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Pakistan offers India talks over Occupied Kashmir

Prime Minister Imran Khan clearly sent a message to the world that Pakistan is a peaceful country, and it wants to resolve long-standing disputes with India through dialogue.

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Prime Minister Imran Khan on Friday made a conditional offer of resuming talks with India, saying Pakistan was ready if New Delhi, which crossed a “red-line” by revoking the autonomy of Occupied Kashmir on August 5, 2019 – restores the previous status of the occupied territory.

The Prime Minister, in an interview with the Reuters New Agency, said that he had always wanted a “civilized” and “open” relationship with India.

“It is common sense that if you want to reduce poverty in the sub-continent, the best way is to trade with each other,” he was quoted by the news agency as saying. He also referred to the example of the European Union.

Read more: India copying Israeli settlement model in Kashmir: Pakistan

“Even if they give us a roadmap, that these are the steps that we will take to basically undo what they did, which is illegal, against international law and United Nations resolutions… then that is acceptable,” the Prime Minister was quoted by the news agency as saying.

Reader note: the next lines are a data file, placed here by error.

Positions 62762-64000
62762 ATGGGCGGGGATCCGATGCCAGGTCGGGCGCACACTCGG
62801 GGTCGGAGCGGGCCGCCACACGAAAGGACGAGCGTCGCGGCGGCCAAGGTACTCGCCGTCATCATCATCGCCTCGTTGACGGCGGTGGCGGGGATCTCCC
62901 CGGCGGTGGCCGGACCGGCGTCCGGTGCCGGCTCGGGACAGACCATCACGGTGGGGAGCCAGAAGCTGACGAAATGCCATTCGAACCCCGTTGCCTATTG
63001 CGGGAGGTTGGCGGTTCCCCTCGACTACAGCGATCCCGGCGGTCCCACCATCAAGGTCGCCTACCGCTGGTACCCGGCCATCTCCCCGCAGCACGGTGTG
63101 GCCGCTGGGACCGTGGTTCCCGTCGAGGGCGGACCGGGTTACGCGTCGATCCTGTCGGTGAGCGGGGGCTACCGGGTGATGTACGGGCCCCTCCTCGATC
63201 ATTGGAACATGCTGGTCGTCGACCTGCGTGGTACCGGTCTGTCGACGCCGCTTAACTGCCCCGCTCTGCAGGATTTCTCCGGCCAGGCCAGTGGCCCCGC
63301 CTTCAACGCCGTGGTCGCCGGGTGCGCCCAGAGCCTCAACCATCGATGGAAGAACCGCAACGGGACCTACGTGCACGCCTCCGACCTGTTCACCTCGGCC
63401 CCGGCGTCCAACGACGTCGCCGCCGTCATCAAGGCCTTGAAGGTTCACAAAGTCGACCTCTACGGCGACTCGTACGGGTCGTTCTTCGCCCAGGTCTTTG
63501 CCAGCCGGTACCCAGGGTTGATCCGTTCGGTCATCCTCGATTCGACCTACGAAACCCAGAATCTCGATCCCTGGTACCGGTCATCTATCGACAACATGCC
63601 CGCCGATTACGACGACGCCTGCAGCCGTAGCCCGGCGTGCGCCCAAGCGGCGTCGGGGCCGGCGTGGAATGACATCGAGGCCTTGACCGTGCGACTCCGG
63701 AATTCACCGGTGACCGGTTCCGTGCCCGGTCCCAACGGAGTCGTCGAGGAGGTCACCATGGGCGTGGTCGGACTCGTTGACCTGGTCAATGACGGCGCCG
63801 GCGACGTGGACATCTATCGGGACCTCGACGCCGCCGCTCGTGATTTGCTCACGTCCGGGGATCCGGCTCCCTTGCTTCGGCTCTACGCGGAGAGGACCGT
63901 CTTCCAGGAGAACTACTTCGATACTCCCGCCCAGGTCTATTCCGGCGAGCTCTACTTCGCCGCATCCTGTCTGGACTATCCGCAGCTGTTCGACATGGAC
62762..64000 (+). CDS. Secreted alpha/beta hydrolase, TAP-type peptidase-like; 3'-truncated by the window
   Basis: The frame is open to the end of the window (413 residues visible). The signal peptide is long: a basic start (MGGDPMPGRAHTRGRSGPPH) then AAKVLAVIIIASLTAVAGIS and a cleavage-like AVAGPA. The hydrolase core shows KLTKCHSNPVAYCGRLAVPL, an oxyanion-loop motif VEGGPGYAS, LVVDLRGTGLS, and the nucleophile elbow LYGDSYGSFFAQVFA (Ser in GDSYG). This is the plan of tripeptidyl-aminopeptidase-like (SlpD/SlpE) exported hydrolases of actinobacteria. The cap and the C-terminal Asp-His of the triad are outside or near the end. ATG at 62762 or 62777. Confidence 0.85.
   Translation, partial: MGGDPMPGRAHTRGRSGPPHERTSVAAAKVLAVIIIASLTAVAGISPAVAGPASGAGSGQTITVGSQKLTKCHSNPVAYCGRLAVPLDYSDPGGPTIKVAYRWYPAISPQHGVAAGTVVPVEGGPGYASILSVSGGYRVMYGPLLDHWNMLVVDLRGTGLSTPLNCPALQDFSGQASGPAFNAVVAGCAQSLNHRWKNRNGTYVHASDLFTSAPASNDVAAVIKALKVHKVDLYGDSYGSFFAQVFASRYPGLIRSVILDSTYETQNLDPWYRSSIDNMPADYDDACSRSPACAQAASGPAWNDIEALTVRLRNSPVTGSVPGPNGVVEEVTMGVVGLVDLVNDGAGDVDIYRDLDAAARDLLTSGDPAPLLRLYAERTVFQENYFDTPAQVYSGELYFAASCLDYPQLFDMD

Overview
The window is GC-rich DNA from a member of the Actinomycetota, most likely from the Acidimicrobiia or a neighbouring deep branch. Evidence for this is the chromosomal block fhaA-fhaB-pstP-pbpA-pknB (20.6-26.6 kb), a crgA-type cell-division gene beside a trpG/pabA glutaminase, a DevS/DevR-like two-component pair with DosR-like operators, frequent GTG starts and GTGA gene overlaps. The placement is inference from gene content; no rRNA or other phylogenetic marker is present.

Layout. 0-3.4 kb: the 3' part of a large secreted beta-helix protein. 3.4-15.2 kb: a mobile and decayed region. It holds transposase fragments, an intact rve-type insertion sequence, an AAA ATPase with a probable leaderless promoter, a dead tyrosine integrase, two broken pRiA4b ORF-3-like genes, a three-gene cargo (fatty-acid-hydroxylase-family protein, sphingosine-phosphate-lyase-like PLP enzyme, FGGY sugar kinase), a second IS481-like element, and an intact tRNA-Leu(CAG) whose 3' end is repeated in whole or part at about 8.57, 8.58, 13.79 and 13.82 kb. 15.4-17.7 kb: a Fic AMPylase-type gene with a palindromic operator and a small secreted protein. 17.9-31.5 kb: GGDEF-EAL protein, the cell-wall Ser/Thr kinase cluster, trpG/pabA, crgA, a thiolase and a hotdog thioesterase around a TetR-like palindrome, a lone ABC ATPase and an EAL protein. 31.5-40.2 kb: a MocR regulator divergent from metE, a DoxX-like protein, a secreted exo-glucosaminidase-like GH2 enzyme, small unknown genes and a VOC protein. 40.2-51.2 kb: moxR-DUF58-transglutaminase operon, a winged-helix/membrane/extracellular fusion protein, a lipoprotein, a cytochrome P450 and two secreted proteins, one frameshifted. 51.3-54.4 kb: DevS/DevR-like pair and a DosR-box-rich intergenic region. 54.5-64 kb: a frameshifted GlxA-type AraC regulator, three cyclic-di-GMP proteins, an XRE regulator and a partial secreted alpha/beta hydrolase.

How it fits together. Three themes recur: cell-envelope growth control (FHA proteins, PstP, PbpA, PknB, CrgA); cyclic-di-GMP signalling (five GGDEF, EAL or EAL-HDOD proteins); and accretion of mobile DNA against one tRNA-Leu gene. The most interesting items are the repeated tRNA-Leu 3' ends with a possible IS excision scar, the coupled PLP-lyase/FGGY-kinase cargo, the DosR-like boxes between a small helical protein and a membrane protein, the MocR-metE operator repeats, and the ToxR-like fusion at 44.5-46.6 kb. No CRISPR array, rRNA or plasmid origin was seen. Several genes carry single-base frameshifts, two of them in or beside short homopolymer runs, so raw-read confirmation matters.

He said that India had crossed a “red line” by revoking the autonomy of Occupied Kashmir.

“They have to come back for us to resume dialogue,” Imran Khan said, adding, “at the moment there is no response from India”.

About Afghanistan, the Prime Minister said that Pakistan was pushing for a political settlement in the country before foreign troops leave later this year, to reduce the risk of civil war in its western neighbor.

“There is a lot of fear right now in Pakistan and I assure you that we are trying our level best that there is some sort of political settlement before the Americans leave,” he was quoted by Reuters as saying.

“Since the moment the Americans gave a date, of when they were going to leave Afghanistan … the Taliban feel they have won the war,” Imran Khan said, adding it was not going to be easy to get concessions from the Taliban after the U.S. decision.

He said Pakistan would suffer the most, after Afghanistan itself, if there was civil war and a refugee crisis.

Read more: Normalizing ties with India means betraying Kashmiris: PM Khan

“And then there would be pressure on us to jump in and become a part of it,” Imran Khan said.

“Any Afghan government chosen by the people is who Pakistan should deal with,” the Prime Minister said.

Courtesy: APP

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